How to Get a New Business Underway with Bad Personal Credit

Sep 14, 2018

Getting your hands on the funds to launch a business is not easy if you have bad personal credit, but your dreams of owning a company are still valid.

For upcoming firm owners, it is difficult to borrow and get the starting capital funds to lift your company off the ground with bad personal credit. But that is no point of no return for a focused entrepreneur. You can always get a bad credit merchant account to fix things or try the alternatives below.

Many startup owners source the funds to put into their firms from different places, i.e., friendly loans from family, personal savings or retirement funds. But sometimes such sources still can’t provide sufficient capital and funding daily operations remains a hustle.

Furthermore, bad credit will stand in your way when desperate to obtain unsecured working capital which can cause you financial pressure.

So how do you get your company underway even with bad personal credit?

Well, whatever capital a business owner has when occupying a new niche should aid in the overall growth of the business. However, using this line of attack may leave little, or no extra money for other items need for operations like machinery, inventory, rent, company cars, or even office tools. But it is still possible to get these products even with bad credit.

1-Social Lending

Seeking unsecured working capital is one remedy. A business owner can search through the many social lending sites to compare alternatives. Social Lending involves members borrowing and lending to each other. So you can effortlessly get hands on capital from such sources because the funders are more willing to lend you an ear. What’s more, the rates for such loans are often lower than those of traditional bank borrowing.  Though viewed as personal loans, the money received here can serve any purpose including launching and running a small firm.

2-Micro-Credit Unions

Some small credit organizations are all out to help growing businesses get capital after rejection by traditional lenders. They are typically non-profits, sponsored by the SBA, and know well the struggles business owners face in the endeavors to lift their starting firms off the ground.

Moreover, they give budding entrepreneurs lots of advice to ensure their long-term success.

3-Equipment lenders

Your small new firm needs equipment to run operations. Whether it is standard equipment like computers or any other machinery that are vital in running daily routines, there are equipment lenders who only give such loans. They assist new start-ups and are way flexible in coming up with programs that can fit your firm’s specific needs. And though these loans are protected by collateral (which is the equipment), the lender cares less about your personal credit.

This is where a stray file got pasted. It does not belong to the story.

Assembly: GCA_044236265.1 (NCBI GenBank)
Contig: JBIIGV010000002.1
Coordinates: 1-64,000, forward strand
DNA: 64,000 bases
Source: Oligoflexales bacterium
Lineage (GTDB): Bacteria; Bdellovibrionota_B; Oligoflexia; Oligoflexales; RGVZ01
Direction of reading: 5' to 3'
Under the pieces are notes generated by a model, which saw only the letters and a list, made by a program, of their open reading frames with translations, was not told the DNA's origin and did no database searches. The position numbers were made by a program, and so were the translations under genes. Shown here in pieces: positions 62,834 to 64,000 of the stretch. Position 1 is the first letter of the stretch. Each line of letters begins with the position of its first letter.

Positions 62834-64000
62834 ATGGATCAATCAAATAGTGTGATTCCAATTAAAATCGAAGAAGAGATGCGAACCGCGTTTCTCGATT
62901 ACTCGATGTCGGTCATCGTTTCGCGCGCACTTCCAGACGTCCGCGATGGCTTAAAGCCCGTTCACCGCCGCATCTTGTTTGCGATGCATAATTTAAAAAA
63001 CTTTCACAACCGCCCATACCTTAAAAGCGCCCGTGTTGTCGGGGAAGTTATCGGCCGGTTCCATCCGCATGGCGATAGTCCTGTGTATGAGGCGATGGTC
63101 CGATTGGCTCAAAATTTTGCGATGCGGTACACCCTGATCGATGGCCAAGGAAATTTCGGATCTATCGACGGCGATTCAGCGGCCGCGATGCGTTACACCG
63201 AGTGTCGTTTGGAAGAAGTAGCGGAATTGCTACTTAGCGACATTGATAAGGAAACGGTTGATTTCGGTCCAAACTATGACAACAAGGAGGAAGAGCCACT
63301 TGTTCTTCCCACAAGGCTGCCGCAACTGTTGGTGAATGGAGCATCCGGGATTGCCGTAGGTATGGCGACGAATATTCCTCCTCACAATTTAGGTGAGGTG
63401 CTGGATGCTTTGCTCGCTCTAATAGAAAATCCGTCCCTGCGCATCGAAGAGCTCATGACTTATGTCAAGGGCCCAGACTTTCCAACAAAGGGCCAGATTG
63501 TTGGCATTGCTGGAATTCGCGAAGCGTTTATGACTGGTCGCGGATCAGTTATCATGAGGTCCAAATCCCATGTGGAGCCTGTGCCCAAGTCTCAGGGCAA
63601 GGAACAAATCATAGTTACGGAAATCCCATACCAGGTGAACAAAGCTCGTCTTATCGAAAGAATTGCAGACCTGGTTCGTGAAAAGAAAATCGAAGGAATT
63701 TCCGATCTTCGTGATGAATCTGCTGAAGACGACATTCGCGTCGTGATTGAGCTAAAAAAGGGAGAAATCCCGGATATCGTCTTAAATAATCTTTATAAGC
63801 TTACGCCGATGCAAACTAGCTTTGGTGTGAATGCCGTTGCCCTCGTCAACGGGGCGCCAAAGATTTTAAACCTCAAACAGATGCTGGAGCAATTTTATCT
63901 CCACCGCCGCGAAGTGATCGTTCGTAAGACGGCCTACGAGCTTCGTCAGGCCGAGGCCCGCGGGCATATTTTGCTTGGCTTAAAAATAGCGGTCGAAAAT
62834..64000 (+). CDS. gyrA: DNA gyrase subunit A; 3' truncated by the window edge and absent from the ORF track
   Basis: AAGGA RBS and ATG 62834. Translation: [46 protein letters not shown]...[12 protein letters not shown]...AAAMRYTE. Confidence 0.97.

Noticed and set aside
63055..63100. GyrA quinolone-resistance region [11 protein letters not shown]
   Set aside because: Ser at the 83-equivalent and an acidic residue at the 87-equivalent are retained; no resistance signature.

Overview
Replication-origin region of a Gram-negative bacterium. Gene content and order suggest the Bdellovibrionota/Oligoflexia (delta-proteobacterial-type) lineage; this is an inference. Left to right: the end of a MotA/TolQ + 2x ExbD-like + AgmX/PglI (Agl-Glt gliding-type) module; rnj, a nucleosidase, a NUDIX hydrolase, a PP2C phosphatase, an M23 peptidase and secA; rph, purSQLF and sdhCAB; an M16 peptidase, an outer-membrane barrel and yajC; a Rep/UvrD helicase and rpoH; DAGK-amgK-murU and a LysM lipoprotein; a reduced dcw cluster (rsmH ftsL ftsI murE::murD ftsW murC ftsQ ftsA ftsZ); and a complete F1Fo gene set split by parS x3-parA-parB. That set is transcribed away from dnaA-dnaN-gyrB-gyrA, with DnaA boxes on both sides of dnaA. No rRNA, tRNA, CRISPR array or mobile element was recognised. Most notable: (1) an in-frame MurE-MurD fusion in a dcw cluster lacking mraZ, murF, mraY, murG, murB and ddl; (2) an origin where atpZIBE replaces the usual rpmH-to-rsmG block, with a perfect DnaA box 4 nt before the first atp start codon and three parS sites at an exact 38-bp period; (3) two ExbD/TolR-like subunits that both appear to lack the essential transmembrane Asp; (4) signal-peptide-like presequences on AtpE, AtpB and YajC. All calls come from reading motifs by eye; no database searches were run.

4-Tap into assets

Your startup graduates into a business after one year of operation. During this period, businesses generate financial assets but are still insufficient of the working capital to expand their bottom line.

Nevertheless, these assets are vital resources in securing financing, be it to speed up cash flow, fund payroll, complete orders or conduct additional marketing.

Final words

While most financial providers weed out borrowers by going through their credit reports, the above resources can remove the barrier preventing small business owners from prospering regardless of their past credit slip-ups.

Let us help you get a high risk merchant account today!

Get Started

Award winning.

  • 2012
  • 2013
  • 2014
  • 2015
  • 2016

Having a merchant account allows an account holder to take advantage of merchant cash advances. When a merchant is approved for an advance, the business agrees to receive a lump sum of cash in exchange for an agreed-upon percentage of future credit card sales.

Pricing varies depending on the merchant’s industry, past credit card processing history, the type of business seeking the account, average ticket sales, and average transaction volumes.

Yes, EMB works with merchants who are building their credit, as well as those who have poor credit. EMB also approves merchants that have no credit card processing history and businesses that have lost their merchant accounts due to high chargebacks.

Several factors influence a merchant’s risk level. Though only one factor likely will not get a merchant classified as high risk, a combination of these may: business size, location, and industry, credit score, credit card processing history, a industry’s reputation for excessive chargebacks, a prior history of high chargeback ratios, and whether a merchant exclusively sells online.

Virtual terminals are stationed on a merchant’s website, making it easy for customers to make a payment or purchase online. Merchants or a payment processor can easily set up virtual terminals, so online businesses can accept credit and debit card and e-check transactions.

A merchant account is a business account with an acquiring bank. Without this business account, which actually works more like a line of credit, a merchant cannot accept and process credit and debit card transactions. Businesses need a merchant account to accept major credit cards via a static point-of-sale terminal, mobile card reader, or through a virtual payment gateway.

After filling out EMB’s simple online application and submitting any necessary, requested documents, many merchants get approved within 24 and 48 hours.

EMB specializes in working with high-risk merchants. EMB works with many merchants, including but not limited to businesses in these industries: gambling and gaming, adult entertainment, nutraceuticals, vaping and e-cigarettes, electronics, tech support, travel, high-end furniture, weight loss programs, calling cards, e-books and software, and telecommunications.

Live Chat